- My top five strengths were Humor, Open-mindedness, Spirituality, Leadership,Hope. When it comes to one of the traits that I would say plays in my everyday life it's has to be humor. Everyone knows the saying " Laugh to keep yourself from crying". But I am a firm believer in that. I always try to find the humor in almost every situation for the most part. I am what you can call the family clown. I am always trying to make someone happy by making them laugh.
Authentic Happiness. (2015). Retrieved September 17, 2015, from https://www.authentichappiness.sas.upenn.edu/testcenter
Diener, E., & Lucas, R. (2014). Personality Traits. 1-15. Retrieved September 17, 2015.
Boeree, C. (2006). Personality Theories. Retrieved September 17, 2015, from http://webspace.ship.edu/cgboer/perscontents.html
Heffner, C. (2015). Chapter 7: Section 1: Trait Theory. Retrieved September 17, 2015, from http://allpsych.com/personalitysynopsis/trait/#.VfdUWvRThyU
The Big Five. (2011, June 20). Retrieved September 17, 2015, from https://www.youtube.com/watch?v=5aNvMOE0CfE
What are "trait facets" of the Big 5 and how do they contribute to our understanding of behavior?
The trait facets are like the chapters of the big five traits (Big Five Personalty Model, 2013). The big five traits also known with the acronym OCEAN are extroversion, agreeableness, conscientiousness, emotional stability, and intellect or openness to experience (Deiner and Lucas, 2014).
These facets can describe they can show more clearly what a person is like and who they are. When you look at them they are the first level of one’s personality. When we look at these facets there is a likely chance that most people will not have all of them in their as part of their descriptive traits. The biggest thing I took from the readings is that most people fall into the middle of the big five traits on a scale. Those are the people who can seem to be comfortable and fit in to any situation
Explain the person-situation debate. Provide your perspective on the most influential factor on behavior: person, situation, or person-situation interaction. Why do you believe it is the most influential?
The person-situation debate looks at how people’s behavior may change depending on the situation (Diener & Lucas, 2014). I am a person who likes to go out and party with many people. When I am out partying it is not necessarily a club scene or have to be at a bar. I have friends who fit into many categories. I have my friends who go to church and are against all forms of drinking alcohol or any other party descriptive desires. I can also hang out with the group who likes to excessively drink and party all night long. Like many people we can adapt to the situation and have fun either way. Personality traits and the situation are both factors that will affect the reaction of the person (Diener & Lucas, 2014). These situations a person is placed into is what the person-situation debate is discussing.
After taking the Brief Strengths Test, print your results. What are your top 5 strengths? Please list and explain how you might have acquired these "traits". Select one and provide an example of how that trait plays-out in your life. How do you exhibit that behavior? Provide an example in your work, school or social realm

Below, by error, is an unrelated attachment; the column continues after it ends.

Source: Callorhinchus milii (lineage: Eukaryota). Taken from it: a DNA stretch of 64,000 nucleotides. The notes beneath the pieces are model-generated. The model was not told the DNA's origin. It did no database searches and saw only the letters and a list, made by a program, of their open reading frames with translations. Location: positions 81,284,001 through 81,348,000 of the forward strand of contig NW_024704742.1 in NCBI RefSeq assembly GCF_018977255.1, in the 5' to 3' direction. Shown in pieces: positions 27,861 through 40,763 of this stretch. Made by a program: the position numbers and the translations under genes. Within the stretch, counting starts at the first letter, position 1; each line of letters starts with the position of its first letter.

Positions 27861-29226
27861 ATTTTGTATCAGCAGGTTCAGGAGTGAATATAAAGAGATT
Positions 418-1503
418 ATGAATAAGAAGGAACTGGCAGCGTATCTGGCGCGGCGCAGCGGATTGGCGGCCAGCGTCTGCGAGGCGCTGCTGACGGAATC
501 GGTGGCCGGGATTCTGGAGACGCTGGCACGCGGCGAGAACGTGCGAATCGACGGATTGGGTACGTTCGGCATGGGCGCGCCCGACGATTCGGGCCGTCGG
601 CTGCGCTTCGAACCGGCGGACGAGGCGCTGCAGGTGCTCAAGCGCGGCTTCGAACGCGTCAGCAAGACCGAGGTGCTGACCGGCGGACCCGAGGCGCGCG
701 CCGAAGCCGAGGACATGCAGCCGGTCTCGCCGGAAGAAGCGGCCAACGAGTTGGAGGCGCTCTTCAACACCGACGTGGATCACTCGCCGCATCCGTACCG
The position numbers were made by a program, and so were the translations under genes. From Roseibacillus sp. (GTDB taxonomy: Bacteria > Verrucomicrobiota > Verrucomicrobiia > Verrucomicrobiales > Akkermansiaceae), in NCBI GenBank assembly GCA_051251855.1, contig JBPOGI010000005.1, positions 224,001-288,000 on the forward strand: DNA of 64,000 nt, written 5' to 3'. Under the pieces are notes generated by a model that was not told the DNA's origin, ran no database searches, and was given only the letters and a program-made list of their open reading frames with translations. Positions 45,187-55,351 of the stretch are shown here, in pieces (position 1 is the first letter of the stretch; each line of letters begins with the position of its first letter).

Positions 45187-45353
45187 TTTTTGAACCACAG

My top 5 strengths are Citizenship (Social Responsibility, Loyalty, Teamwork), Humor (Playfulness), Fairness (Equality and Justice), Creativity (Originality, Ingenuity), andLearning (Love of Learning) (Authentic Happiness, 2015).
• Citizenship (Social Responsibility, Loyalty, Teamwork)— I am an active member in my community and am the President of the Parent Teacher Association at my school. I would say I get these traits from my mother and father who were active in my school. They cared about me and the type of education I was received. When I grew up I wanted to be part of my child’s education and school like they were. This trait is a very big factor in all of the other traits that I have. I must use everything I have listed as my traits from the quiz in order to be successful in this endeavor. I guess you could say that I am a people person and work hard to make sure all members in my group are happy. The other way I am successful is that I am a teacher in the school and have a love for learning new things. Everyday I must learn something new in order to be helpful in teaching new things to my students.
• Humor (Playfulness)—Humor is something I got from my father. He was always telling a joke or acting like one of the kids. He did not mind playing in a sandbox with the little kids even though he is 50.
• Fairness (Equality and Justice)—This came from both of my parents, they always wanted me to understand others and not rush to judgement.
- Creativity (Originality, Ingenuity) – My mother had a craft room and was always helping me with my school projects. She always could help me find a way to look at my project from a different point of view. She allowed me to try new things and if I failed she told me I just found one way it could be done better or differently.
- Learning (Love of Learning)- I can never get my hands on enough new information. I want to make things around me better and that is done through research and learning. That is why I want to be History teacher, but I am an art teacher right now and new styles of art are always fun to learn.
Authentic Happiness,(2015). Retrieved September 15, 2015 from https://www.authentichappiness.sas.upenn.edu/testcenter
Diener, E., Lucus, R. E. (2014). Personality Traits. Retrieved on September 15, 2015 from https://umuc.equella.ecollege.com/file/bad92e7c-5aae-4322-9052-0cdcd9ce0e85/1/PersonalityTraits.pdf
The Big Five Personality Model. (2013). YouTube. Retrieved on September 15, 2015 from https://www.youtube.com/watch?feature=player_embedded&v=xXATiPciG8o
|Due By (Pacific Time)
||09/19/2015 12:00 am